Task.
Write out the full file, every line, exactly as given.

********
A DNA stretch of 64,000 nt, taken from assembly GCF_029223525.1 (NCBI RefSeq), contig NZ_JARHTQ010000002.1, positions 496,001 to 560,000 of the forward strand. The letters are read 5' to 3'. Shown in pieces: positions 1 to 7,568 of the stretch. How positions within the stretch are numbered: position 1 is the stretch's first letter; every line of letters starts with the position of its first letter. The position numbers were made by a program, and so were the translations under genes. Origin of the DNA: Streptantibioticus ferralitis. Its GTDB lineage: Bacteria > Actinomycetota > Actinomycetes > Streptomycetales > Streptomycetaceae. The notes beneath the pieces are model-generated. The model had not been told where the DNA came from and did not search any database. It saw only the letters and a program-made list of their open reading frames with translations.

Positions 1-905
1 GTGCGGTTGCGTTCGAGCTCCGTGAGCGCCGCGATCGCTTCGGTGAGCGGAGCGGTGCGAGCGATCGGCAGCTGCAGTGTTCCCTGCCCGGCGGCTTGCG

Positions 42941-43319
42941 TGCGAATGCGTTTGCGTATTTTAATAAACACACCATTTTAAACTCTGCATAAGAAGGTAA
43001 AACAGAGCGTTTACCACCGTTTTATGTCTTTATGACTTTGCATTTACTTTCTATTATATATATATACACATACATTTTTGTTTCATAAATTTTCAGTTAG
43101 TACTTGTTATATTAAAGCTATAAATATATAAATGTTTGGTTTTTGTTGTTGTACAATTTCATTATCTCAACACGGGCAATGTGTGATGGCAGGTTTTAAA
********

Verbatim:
A DNA stretch of 64,000 nt, taken from assembly GCF_029223525.1 (NCBI RefSeq), contig NZ_JARHTQ010000002.1, positions 496,001 to 560,000 of the forward strand. The letters are read 5' to 3'. Shown in pieces: positions 1 to 7,568 of the stretch. How positions within the stretch are numbered: position 1 is the stretch's first letter; every line of letters starts with the position of its first letter. The position numbers were made by a program, and so were the translations under genes. Origin of the DNA: Streptantibioticus ferralitis. Its GTDB lineage: Bacteria > Actinomycetota > Actinomycetes > Streptomycetales > Streptomycetaceae. The notes beneath the pieces are model-generated. The model had not been told where the DNA came from and did not search any database. It saw only the letters and a program-made list of their open reading frames with translations.

Positions 1-905
1 GTGCGGTTGCGTTCGAGCTCCGTGAGCGCCGCGATCGCTTCGGTGAGCGGAGCGGTGCGAGCGATCGGCAGCTGCAGTGTTCCCTGCCCGGCGGCTTGCG

Positions 42941-43319
42941 TGCGAATGCGTTTGCGTATTTTAATAAACACACCATTTTAAACTCTGCATAAGAAGGTAA
43001 AACAGAGCGTTTACCACCGTTTTATGTCTTTATGACTTTGCATTTACTTTCTATTATATATATATACACATACATTTTTGTTTCATAAATTTTCAGTTAG
43101 TACTTGTTATATTAAAGCTATAAATATATAAATGTTTGGTTTTTGTTGTTGTACAATTTCATTATCTCAACACGGGCAATGTGTGATGGCAGGTTTTAAA